Review: Korkers Women's Darkhorse Wading Boot

Korker's new offering brings Boa lacing to women anglers for the first time
Angler Kate Taylor swaps her Korkers soles (photo: Greg Holder).
I absolutely need to be back in three hours and I’m two hours out. That gives me one more hour to fish.

We’re fishing a backwater section of the Snake’s South Fork on a calm, sunny, fall afternoon. Healthy-sized trout cruise here because the bugs are plentiful and the current is scarce. It’s easy eating for fish and easy spotting for us.

I chose this fishing hole because of its varied terrain. Dirt trail to river’s edge, clean cobble crossing the outlet, thick vegetation while wading the hole. Decent variety for testing new wading boots.

RIO introduces new InTouch Scandi 3D shooting heads

Two-handed anglers have several new triple-density options for swinging flies
Photo: RIO Products
Triple density fly lines and shooting heads have become increasingly popular over the last few years. First introduced in single hand lines, triple density shooting are now available from several manufacturers including this new offering from RIO, its InTouch Scandi 3D shooting heads. Truth be told, these lines aren't brand new to RIO's lineup—they've been in RIO's UK and Scandinavian markets for a couple years now—but this is the first time RIO has made them available in the U.S.

September blues

In early autumn, the bluefish come for the saltwater and stay for the bait
Photo: V. Ersagek / CC BY 2.0 / modified
The sun hung low in a Tidewater haze, spilling persimmon and violet bands of light into the Chesapeake Bay. No one spoke, held tightly by the grasp of a stiff September morning chill.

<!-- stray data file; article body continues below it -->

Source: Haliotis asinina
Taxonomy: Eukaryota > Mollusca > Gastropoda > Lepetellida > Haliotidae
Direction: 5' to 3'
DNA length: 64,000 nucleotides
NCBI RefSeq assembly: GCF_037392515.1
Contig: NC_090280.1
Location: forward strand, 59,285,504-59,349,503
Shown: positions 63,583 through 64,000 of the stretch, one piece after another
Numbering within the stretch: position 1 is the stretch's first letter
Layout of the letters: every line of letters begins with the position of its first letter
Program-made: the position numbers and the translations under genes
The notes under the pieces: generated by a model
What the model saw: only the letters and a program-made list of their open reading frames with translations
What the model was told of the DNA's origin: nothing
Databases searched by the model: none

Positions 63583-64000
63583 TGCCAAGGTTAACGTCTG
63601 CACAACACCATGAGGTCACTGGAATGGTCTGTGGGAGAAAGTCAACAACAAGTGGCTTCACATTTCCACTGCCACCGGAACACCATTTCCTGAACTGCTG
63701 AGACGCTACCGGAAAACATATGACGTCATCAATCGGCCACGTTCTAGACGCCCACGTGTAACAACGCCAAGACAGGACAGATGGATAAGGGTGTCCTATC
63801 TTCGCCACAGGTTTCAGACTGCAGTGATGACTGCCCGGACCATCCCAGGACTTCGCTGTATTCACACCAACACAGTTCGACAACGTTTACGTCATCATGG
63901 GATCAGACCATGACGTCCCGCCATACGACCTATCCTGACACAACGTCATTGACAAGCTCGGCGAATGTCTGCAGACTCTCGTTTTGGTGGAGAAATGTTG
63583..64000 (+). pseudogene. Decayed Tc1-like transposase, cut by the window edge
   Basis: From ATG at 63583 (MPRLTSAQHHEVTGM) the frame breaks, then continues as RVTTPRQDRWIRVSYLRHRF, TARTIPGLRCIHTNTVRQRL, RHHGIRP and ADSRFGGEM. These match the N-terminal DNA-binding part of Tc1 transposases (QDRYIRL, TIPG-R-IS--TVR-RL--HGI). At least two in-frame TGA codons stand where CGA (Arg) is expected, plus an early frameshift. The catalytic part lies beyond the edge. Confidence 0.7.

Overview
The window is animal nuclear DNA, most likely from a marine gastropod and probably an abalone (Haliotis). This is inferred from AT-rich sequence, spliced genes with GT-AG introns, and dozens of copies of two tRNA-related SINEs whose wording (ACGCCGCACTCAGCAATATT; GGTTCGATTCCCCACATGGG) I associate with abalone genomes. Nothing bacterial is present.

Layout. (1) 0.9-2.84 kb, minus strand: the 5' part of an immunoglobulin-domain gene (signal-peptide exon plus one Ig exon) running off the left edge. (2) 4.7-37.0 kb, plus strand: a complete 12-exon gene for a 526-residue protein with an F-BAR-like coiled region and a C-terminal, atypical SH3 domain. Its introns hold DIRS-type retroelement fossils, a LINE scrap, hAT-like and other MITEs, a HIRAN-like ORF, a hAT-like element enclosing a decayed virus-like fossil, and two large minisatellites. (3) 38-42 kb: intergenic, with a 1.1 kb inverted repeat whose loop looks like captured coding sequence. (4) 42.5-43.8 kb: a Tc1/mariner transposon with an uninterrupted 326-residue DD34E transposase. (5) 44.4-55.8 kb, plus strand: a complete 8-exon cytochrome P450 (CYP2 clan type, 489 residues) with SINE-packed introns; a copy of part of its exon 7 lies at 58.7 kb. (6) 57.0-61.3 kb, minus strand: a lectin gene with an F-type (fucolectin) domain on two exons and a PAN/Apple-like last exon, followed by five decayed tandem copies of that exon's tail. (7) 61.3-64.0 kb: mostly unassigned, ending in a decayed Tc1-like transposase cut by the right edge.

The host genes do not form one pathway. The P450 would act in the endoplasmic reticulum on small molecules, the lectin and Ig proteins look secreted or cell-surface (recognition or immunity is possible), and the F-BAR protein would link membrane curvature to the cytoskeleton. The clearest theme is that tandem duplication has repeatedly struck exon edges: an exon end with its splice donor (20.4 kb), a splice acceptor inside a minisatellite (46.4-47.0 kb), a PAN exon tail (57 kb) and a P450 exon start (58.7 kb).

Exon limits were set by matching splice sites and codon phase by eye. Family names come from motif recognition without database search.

Trout fishing the fall: Tackling low water

Tips for dealing with challenging autumn conditions
Photo: Chad Shmukler
Fishing is never better or worse, I say, just different. That said, September might just be the worst month of the year for trout fishing in the Southern Appalachians, second only to August, perhaps, or October in years when the rain comes late. Either way, low, warm water is the name of the game during this period, and knowing how to tackle it both tactically and responsibly will help you to become a better, more versatile angler, and save you from spending some of the most beautiful days of the year inside doing less important things.

Patagonia wants to buy back your used gear

The new Worn Wear trade-in program makes recycling and upgrading your gear easier than ever
Photo: Patagonia
Have an old shirt, fleece or jacket taking up space in your garage or basement? What about a backpack or a piece of luggage? Well, Patagonia wants it. And they want to pay you for it. Well, sort of. Through it's new Worn Wear trade-in program, Patagonia wants you to swap your old gear for credit towards any products you might buy in the future, with the hopes of getting your perfectly good but no-longer-your-favorite piece of gear in the hands of someone else, reducing Patagonia's need to manufacture new products to meet those customers' needs.